Hanging out with the illustrious dead in Buenos Aires’ Cementerio de la Recoleta

There’s a reason Buenos Aires is often called ‘the Paris of South America’: like the French capital, it boasts wide boulevards, hausmannian architecture, bright buildings and green spaces, and… one of its key attractions is a cemetery.

The Cementerio de la Recoleta was my first destination when I started visiting BA last Saturday. I wanted to take advantage of the market that takes place outside the cemetery at the weekend, but frustratingly, I realized as soon as I got there that my camera was completely out of battery and I wouldn’t be able to take any photo!

So I had a first wander around the Cementerio that day and headed back there with a fully charged camera on Tuesday, this time as part of a guided tour organised by my hostel.

When we worry about running out of burial space, the rich and illustrious citizens of Buenos Aires don’t share the same scruples: the Recoleta cemetery is not so much a graveyard as a miniature city, in which noble Porteno families honour their dead with full-scale mausoleums, some of which look more like small houses or churches than gravestones.

Different styles coexist in the cemetery, between classical chapels adorned with statues, colonaded marble temples of ancient Greek inspiration, and more modern, glass structures:


Among the key historical figures buried in La Recoleta, the most sought-after is, of course, Argentina’s sweetheart Evita – not Madonna, but ex-President Juan Peron’s wife, who was a challenger for the working classes and introduced several important social reforms, including women’s suffrage in 1947.

The Perons had their opponents too and not everyone remembers them fondly, but because she came from a humble background, because she was rather attractive, and because she died prematurely from cancer (at 33), the affectionately-nicknamed Evita became an icon – basically, she’s kind of the Lady Di of Argentina.

Thanks to our guide Santiago, I learnt the grim story of what happened to her body after her death. Her corpse was embalmed and was then stolen by the military (who couldn’t stand her popularity), to be hidden in various European cities including Milan. There are also rumours that it was repeatedly raped… Erm, lovely!

Anyway, the body is now safely buried (extra-deep!) in the Cementerio and is the focal point of everyone’s visit – so I gave in to my touristy side and posed next to the Duarte (Eva Peron’s maiden name) mausoleum:

Evita’s grave was the only one with flowers


The cemetery isn’t the only thing to see in Recoleta. Aside from the very pleasant weekend market, the upper-class neighbourhood is littered with greenery and features one of the city’s prettiest churches, the whitewashed Nuestra Senora del Pilar, right by the Cementerio.

Cemetery entrance, with church tower in the background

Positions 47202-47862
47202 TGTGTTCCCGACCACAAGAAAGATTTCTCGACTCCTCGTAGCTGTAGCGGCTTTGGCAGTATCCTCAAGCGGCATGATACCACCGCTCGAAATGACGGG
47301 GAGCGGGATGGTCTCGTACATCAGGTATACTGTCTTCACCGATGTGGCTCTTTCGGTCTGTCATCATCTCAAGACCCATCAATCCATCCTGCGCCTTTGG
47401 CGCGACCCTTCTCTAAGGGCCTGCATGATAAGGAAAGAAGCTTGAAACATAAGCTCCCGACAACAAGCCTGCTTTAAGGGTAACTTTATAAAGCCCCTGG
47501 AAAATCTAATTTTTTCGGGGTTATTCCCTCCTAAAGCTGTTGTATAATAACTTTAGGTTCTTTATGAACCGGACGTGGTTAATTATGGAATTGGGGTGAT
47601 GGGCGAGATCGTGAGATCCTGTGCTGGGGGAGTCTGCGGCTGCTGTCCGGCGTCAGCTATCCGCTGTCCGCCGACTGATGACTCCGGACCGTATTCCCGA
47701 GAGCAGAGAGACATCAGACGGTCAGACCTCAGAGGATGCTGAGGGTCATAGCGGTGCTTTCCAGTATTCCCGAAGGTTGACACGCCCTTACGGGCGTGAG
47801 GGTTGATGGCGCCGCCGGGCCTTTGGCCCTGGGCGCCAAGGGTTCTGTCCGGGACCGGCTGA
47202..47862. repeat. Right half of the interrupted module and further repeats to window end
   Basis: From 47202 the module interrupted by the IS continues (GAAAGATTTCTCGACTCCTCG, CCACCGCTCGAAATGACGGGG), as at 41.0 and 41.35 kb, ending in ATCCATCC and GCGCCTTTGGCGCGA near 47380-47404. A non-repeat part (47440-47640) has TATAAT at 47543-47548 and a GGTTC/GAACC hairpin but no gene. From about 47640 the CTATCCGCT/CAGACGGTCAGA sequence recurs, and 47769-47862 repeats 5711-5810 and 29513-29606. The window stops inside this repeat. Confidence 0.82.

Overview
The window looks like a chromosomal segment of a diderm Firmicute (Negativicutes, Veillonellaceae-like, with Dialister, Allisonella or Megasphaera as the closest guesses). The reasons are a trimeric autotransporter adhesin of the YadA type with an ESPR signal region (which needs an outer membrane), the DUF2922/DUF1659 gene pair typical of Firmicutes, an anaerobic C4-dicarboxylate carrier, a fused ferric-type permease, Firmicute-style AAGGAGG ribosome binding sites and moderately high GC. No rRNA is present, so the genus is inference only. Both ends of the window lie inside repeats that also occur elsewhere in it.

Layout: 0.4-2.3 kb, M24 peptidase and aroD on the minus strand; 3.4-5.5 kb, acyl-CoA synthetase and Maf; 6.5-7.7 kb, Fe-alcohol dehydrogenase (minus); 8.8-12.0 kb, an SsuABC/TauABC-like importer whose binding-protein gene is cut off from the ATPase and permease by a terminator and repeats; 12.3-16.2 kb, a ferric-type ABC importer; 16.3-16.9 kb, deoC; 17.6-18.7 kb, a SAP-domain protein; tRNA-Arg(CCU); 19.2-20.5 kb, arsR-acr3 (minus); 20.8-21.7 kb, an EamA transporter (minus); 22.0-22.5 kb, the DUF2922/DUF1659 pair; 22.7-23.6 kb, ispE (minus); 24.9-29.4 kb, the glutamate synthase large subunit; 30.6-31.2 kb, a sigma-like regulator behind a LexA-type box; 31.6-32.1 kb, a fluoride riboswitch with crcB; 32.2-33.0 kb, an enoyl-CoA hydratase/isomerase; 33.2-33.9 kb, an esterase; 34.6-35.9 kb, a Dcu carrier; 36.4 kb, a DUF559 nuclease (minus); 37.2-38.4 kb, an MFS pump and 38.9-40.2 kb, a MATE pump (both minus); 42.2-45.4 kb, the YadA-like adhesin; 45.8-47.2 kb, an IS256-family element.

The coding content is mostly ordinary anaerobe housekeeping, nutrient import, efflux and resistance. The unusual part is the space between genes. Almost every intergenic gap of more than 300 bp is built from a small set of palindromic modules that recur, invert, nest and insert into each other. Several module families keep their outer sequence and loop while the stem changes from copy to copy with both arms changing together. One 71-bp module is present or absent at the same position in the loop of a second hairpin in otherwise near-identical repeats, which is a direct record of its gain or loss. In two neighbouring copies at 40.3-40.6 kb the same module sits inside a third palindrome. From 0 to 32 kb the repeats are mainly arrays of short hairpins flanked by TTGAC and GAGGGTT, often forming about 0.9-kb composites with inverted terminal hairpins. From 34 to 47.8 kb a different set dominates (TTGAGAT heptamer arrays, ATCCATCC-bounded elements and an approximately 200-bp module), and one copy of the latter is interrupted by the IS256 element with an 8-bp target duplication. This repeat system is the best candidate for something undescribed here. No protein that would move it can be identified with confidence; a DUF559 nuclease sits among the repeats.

A short walk from there, I also went to admire the strange Floralis Generalis sculpture on Plaza de las Naciones Unidas. The massive steel and aluminium flower is a gift to the city by the Argentine architect Eduardo Catalano – it used to close up at night and open again every morning, but sadly the mechanism is now broken, taking away somewhat from the sculpture’s symbolism!

We ended our visit with a walk along super-posh Avenida Alvear, with its private villas and palaces, and a short tour of the Retiro area.

The Retiro train station tower
Posing with General San Martin, who is considered the founder of independent Argentina


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Hey, I'm Camille! I quit my life to travel the world in 2013 – and I haven’t stopped since! I have visited 40+ countries as a location-independent travel/lifestyle writer and digital marketer. I like hammocks, scooters, eating, and scaring my mother trying adventure sports! I was chosen as a top travel influencer by Influence.co, and have co-founded Helipad Marketing to help travel & lifestyle brands soar with killer online marketing.

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2 thoughts on “Hanging out with the illustrious dead in Buenos Aires’ Cementerio de la Recoleta”

  1. Le cimetière de la Recoleta me rappelle, dans son principe, celui de Highgate à Londres ou le Père-Lachaise à Paris, où de nombreux personnages célèbres sont enterrés. On peut s’y promener comme dans de simples jardins publics ou les visiter comme de vrais sites touristiques.
    A Paris, il y a d’ailleurs des guides-conférenciers qui proposent toute l’année des visites commentées. J’en avais suivi une avec un guide appelé Bertrand Beyern, historien et spécialiste du Père-Lachaise (il a écrit des livres). Il donnait des explications intéressantes et racontait des anecdotes documentées.

    1. Oui, c’est pour ca que je fais le parallele au debut de l’article avec le Pere Lachaise a Paris (que je n’ai d’ailleurs jamais visite). Le cimetiere de Recoleta est assez impressionnant, mais apparemment pas autant que celui de Manille..! En tous les cas, j’ai appris pas mal d’anecdotes interessantes grace a mon guide Santiago, avec qui j’ai d’ailleurs bien sympathise.

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